lavendersparkle: Jewish rat (Rat)
[personal profile] lavendersparkle
My, it has been a long time since I have updated. I'm still reading my reading page every day or so, but life has been just the right combination of busy, happy and uneventful to keep me from writing posts with any regularity.

I thought I'd give you an update on my spiritual PDE efforts.

I have now read my way through the whole Tanach in translation. I think it has given me an appreciation of how the bits that pop up as haftarahs fit in with the whole. I commented to a friend that it was a bit like actually sitting down to watch the box set of a show you've previously just caught the odd repeat of when flicking through TV channels. I've found the reading on my commute method every week quite useful, so I've bought The Observant Life on Kindle and have just started reading that. In terms of Talmud, I'm continuing going to Talmud study at my rabbi's house about once a fortnight and I've also started doing chavrutah with [personal profile] kerrypolka on the alternative weeks. We're doing about one daf (page) a go in English, which means that it will take over a 100 years for us to get through the Babylonian Talmud at this rate. I don't think we're going to make it.

I have done less well with the Hebrew. I've only attempted any translation about three times in the last more than three months. I just can't seem to bring myself to get into the habit of studying it regularly. Grammar exercises are boring but translation at my current standard is a massive slog, looking up the majority of the vocabulary and trying to remind myself of the verb and noun forms. I think another obstacle is that I need a grammar book and a big dictionary to have a hope at translating anything, which means that Hebrew practice can't be done on my commute, which is a shame because I find that the easiest time to slot in learning (the Tanach was read almost exclusively on the Northern Line). I'd welcome suggestions for ways to brush up my Biblical Hebrew other than just sucking it up and getting on with doing it on a regular basis.

I'm starting to think more about children. Don't jump the gun with the 'mazel tov's, but as a happily married non-childfree woman in her thirtieth year, they're beginning to become less of a far off hypothetical. I've been thinking about the kind of Jewish upbringing and eduction I'd like to provide for my children. Now, I hate the 'Judaism as a giant intergenerational ponzi scheme' but I think that, just as 'what would you do if you had a million pounds?' can be a useful thought experiment, 'what kind of religious example do you want to give to your children?' can be a useful thought experiment to work out what you'd like your religious life to be. This has motivated me more to improve my Hebrew. It's also made me want to explore prayer. Aside from shul, I almost never engage in set prayer. I think when (G@d willing) I have children, I'd like to encourage them to start and end the day with prayer. Many times in the past I've had a go at praying regularly, but I've never kept it up. This time I'm having a go at starting small. Really small. I'm trying to get into the habit of saying Modah Ani when I wake up in the morning. I'll see how I go at that.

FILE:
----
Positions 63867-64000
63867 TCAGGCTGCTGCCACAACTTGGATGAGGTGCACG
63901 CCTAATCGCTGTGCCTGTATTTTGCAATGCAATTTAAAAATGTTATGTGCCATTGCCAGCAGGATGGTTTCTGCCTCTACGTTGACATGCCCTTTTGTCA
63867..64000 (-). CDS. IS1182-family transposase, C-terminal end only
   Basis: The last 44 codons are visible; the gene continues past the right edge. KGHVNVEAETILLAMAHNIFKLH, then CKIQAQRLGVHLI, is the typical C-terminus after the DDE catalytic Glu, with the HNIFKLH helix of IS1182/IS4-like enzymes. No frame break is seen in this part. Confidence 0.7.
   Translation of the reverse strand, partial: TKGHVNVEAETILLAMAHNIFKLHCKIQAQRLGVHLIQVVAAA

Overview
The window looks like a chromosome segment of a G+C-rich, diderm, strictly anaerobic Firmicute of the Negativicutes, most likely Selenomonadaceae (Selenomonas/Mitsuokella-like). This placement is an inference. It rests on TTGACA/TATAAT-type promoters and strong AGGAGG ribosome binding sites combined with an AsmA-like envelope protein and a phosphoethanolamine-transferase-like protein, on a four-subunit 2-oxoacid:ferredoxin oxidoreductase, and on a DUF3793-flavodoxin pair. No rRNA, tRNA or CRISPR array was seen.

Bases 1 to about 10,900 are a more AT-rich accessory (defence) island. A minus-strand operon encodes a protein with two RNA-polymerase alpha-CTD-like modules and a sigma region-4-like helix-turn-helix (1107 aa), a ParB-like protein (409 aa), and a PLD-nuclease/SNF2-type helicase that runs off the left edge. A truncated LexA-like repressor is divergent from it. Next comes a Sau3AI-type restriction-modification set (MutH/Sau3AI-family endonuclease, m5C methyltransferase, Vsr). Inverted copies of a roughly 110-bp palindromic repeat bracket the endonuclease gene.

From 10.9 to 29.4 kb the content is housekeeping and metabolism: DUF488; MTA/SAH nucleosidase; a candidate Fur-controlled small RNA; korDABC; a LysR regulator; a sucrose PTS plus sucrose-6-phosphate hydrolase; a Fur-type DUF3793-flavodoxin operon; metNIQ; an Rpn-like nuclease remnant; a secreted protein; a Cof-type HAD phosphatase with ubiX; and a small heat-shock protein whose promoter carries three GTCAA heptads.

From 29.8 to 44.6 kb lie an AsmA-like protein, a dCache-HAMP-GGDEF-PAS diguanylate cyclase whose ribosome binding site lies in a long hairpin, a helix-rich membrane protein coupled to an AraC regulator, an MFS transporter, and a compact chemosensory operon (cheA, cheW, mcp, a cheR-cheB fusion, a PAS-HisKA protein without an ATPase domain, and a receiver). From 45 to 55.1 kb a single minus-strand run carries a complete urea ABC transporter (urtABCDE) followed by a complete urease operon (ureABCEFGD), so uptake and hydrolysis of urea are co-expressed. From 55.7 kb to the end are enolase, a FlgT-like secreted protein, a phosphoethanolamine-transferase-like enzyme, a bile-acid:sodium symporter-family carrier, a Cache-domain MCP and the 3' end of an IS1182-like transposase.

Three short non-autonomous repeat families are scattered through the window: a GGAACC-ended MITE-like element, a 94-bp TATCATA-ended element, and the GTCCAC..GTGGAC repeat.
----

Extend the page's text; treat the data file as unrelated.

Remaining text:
(no subject)

Date: 2012-11-06 03:19 pm (UTC)
liv: In English: My fandom is text obsessed / In Hebrew: These are the words (words)
From: [personal profile] liv
Ooh, nice to hear from you! Happy and uneventful is good.

I think what I would do with Biblical Hebrew is take a parallel text Chumash with you on your commute, and cover up the English part of it. That way you get a passage that you know at least reasonably well, so you can guess from context, and if you need to look something up, you can just uncover the English "pony" text rather than having to go to a dictionary. Sometimes the best you can do is translate as "God said to Moses: if you verb adverbial phrase noun, verb and verb because I am adjective noun". But that is also progress, it helps to embed the grammar into your brain without feeling like a huge effort. And you'll start to recognize variant forms of the same root etc, without having to drill yourself on conjugations.

I like the Modah Ani habit, I've been doing that myself and I am able to do that even when I am not keeping up with regular davening. When I was a kid morning prayers never really happened consistently, with four of us needing to get ready for school etc, but bedtime prayers with all the sibs and my Dad were something that I really got a lot out of, so I think that's an excellent practice to set up for your hypothetical future kids. I really advise not making it onerous, eg don't try to get them to do a full-on shacharit and maariv, otherwise it'll end up never happening or else they'll resent it. Something like the one-page version that the siddur offers is a better starting point, including the Shema and a couple of other simple prayers.

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